2018 Vicki Sexual Freedom Award Recipients

Photograph of Mia Mingus and Caroline Bettinger-Lopez


Woodhull is pleased to announce the recipients of the 2018 Vicki Sexual Freedom Award; Caroline Bettinger-López and Mia Mingus.

Each year Woodhull selects individuals who are doing groundbreaking work to advance sexual freedom. Caroline has dedicated her career to advancing human rights and being a voice for those who have survived violence at the hands of an intimate partner. Mia is on the cutting edge of efforts to ensure that the stories and needs of people with disabilities are not only acknowledged but centered in the quest for truly transformative justice,” said Ricci Levy, President & CEO of the Woodhull Freedom Foundation.

“The Vicki Awards are an opportunity to shine a spotlight on these incredible individuals who are truly paving the way for liberation. We are honored to be with them in their endeavors to shape the world and shake up the conversation.”

Join us at Woodhull’s 2018 Sexual Freedom Summit to celebrate our honorees and present them each with an award recognizing their contributions to the sexual freedom movement!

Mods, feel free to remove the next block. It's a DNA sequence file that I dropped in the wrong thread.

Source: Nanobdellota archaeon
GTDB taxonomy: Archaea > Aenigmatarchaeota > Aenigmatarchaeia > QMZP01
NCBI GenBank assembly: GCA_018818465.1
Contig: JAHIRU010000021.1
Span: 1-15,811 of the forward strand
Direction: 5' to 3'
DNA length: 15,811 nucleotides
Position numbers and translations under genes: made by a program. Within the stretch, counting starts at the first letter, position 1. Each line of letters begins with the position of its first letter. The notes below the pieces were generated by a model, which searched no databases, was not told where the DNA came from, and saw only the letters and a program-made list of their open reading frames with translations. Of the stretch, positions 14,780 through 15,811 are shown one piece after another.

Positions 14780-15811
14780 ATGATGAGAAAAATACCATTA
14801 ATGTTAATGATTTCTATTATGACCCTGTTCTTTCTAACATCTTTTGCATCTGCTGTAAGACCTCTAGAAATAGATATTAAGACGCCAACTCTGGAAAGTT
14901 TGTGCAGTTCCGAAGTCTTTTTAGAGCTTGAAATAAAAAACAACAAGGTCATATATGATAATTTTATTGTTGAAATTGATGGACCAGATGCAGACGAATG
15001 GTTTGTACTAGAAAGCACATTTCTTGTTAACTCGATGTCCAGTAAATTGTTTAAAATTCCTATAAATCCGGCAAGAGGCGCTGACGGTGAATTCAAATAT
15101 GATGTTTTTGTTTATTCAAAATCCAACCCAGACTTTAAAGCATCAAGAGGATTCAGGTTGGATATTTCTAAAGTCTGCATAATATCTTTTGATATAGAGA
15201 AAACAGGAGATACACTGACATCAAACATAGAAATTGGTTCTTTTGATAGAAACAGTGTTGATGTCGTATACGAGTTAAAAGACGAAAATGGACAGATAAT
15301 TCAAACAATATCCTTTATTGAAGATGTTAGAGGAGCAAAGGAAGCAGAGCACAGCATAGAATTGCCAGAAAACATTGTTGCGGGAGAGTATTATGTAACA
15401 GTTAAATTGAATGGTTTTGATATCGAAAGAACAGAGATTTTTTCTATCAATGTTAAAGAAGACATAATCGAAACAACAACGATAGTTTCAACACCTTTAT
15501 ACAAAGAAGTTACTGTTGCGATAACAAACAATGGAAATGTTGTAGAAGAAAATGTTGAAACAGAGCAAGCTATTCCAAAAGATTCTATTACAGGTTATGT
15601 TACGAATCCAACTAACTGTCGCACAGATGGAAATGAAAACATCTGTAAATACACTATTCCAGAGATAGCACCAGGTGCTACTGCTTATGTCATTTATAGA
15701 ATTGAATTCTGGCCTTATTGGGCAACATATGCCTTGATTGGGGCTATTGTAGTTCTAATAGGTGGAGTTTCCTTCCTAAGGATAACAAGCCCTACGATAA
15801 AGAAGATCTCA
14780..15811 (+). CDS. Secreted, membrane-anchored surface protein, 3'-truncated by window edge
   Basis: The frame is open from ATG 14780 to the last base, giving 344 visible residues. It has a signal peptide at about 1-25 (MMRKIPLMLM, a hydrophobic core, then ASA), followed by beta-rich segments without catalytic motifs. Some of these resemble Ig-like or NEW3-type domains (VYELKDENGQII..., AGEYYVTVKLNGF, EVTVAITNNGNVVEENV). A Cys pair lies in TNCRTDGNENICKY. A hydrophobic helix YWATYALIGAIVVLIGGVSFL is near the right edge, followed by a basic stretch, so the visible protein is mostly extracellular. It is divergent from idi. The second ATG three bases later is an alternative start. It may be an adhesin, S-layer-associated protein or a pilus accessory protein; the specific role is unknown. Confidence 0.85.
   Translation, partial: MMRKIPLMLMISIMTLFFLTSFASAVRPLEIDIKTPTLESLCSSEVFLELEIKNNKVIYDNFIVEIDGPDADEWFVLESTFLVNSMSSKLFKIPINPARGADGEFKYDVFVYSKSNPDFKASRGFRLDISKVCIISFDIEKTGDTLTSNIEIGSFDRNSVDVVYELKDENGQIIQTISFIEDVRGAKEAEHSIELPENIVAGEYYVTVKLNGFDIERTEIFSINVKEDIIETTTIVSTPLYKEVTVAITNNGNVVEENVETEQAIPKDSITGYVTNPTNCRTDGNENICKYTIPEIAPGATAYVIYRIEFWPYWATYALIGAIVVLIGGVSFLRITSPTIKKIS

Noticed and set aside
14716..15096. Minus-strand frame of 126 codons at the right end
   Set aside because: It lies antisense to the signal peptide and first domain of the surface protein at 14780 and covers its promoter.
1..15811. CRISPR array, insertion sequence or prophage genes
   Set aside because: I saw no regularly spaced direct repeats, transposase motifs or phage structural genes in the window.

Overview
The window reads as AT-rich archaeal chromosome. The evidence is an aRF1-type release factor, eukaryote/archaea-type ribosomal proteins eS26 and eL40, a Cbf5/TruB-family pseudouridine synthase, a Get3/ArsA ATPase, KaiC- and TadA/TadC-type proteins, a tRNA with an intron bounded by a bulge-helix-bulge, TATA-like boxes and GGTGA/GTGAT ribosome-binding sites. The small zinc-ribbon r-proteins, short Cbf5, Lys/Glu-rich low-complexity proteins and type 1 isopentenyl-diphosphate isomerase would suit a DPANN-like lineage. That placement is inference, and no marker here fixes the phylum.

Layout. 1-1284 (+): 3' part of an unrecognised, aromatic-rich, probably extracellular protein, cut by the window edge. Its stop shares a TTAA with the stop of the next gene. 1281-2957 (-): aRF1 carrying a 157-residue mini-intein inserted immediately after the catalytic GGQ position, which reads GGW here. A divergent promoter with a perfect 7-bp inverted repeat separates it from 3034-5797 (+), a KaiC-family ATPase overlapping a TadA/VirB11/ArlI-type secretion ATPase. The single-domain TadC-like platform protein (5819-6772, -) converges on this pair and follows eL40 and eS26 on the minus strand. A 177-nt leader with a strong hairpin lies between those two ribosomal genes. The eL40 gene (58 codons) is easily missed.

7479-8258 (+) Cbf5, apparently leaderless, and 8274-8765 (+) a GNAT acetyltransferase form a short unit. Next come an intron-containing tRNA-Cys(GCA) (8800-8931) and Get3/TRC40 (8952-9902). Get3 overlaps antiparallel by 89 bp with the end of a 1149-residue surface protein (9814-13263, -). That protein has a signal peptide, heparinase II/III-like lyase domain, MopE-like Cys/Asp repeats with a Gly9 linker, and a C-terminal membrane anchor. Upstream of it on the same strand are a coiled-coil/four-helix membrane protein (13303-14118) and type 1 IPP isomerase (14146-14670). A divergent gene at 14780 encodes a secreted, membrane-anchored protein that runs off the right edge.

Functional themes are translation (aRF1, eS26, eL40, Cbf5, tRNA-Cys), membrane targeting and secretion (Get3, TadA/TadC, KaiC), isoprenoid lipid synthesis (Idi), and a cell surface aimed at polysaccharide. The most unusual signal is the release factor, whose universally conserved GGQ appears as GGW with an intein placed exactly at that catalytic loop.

The 2018 Honorees

Caroline Bettinger-López is a Professor of Clinical Legal Education and Director of the Human Rights Clinic at the University of Miami School of Law. She also serves as an Adjunct Senior Fellow at the Council on Foreign Relations and is a recipient of a Roddenberry Fellowship for her COURAGE in Policing Project (COURAGE=Community Oriented and United Responses to Address Gender Violence and Equality). Professor Bettinger-López recently completed a two-year term in the Obama Administration, where she served as the White House Advisor on Violence Against Women, a senior advisor to Vice President Joe Biden, and a member of the White House Council on Women and Girls. Read more here.

Mia Mingus is a writer, educator and community organizer for disability justice and transformative justice. She is a queer physically disabled korean woman transracial and transnational adoptee from the Caribbean. She works for community, interdependency and home for all of us, not just some of us, and longs for a world where disabled children can live free of violence, with dignity and love. As her work for liberation evolves and deepens, her roots remain firmly planted in ending sexual violence. Currently, Mia is a 2016 Just Beginnings Collaborative fellow funded for The Living Bridges Project, an anonymous story-collecting project documenting collective responses to child sexual abuse. Read more here.